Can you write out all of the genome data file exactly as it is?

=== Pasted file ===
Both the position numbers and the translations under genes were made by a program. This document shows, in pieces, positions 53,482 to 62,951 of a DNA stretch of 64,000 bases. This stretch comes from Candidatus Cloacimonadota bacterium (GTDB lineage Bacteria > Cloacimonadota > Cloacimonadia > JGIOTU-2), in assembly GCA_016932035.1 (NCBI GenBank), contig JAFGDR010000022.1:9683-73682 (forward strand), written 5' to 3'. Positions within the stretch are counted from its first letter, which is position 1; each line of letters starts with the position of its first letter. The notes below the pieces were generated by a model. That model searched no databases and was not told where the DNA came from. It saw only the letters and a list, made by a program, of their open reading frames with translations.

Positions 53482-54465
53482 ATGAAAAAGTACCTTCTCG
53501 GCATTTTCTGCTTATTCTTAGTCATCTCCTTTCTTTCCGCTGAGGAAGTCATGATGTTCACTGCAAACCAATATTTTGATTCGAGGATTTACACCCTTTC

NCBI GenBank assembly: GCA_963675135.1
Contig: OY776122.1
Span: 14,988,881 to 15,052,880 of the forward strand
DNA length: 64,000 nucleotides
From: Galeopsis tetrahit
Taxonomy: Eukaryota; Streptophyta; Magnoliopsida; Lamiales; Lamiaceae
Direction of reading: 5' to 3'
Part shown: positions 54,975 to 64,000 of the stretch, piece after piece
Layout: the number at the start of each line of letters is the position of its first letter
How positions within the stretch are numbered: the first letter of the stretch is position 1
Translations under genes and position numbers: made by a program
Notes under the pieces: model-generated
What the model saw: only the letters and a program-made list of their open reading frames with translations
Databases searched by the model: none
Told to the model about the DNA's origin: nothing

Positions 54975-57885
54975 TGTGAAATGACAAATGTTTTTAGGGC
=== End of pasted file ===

Both the position numbers and the translations under genes were made by a program. This document shows, in pieces, positions 53,482 to 62,951 of a DNA stretch of 64,000 bases. This stretch comes from Candidatus Cloacimonadota bacterium (GTDB lineage Bacteria > Cloacimonadota > Cloacimonadia > JGIOTU-2), in assembly GCA_016932035.1 (NCBI GenBank), contig JAFGDR010000022.1:9683-73682 (forward strand), written 5' to 3'. Positions within the stretch are counted from its first letter, which is position 1; each line of letters starts with the position of its first letter. The notes below the pieces were generated by a model. That model searched no databases and was not told where the DNA came from. It saw only the letters and a list, made by a program, of their open reading frames with translations.

Positions 53482-54465
53482 ATGAAAAAGTACCTTCTCG
53501 GCATTTTCTGCTTATTCTTAGTCATCTCCTTTCTTTCCGCTGAGGAAGTCATGATGTTCACTGCAAACCAATATTTTGATTCGAGGATTTACACCCTTTC

NCBI GenBank assembly: GCA_963675135.1
Contig: OY776122.1
Span: 14,988,881 to 15,052,880 of the forward strand
DNA length: 64,000 nucleotides
From: Galeopsis tetrahit
Taxonomy: Eukaryota; Streptophyta; Magnoliopsida; Lamiales; Lamiaceae
Direction of reading: 5' to 3'
Part shown: positions 54,975 to 64,000 of the stretch, piece after piece
Layout: the number at the start of each line of letters is the position of its first letter
How positions within the stretch are numbered: the first letter of the stretch is position 1
Translations under genes and position numbers: made by a program
Notes under the pieces: model-generated
What the model saw: only the letters and a program-made list of their open reading frames with translations
Databases searched by the model: none
Told to the model about the DNA's origin: nothing

Positions 54975-57885
54975 TGTGAAATGACAAATGTTTTTAGGGC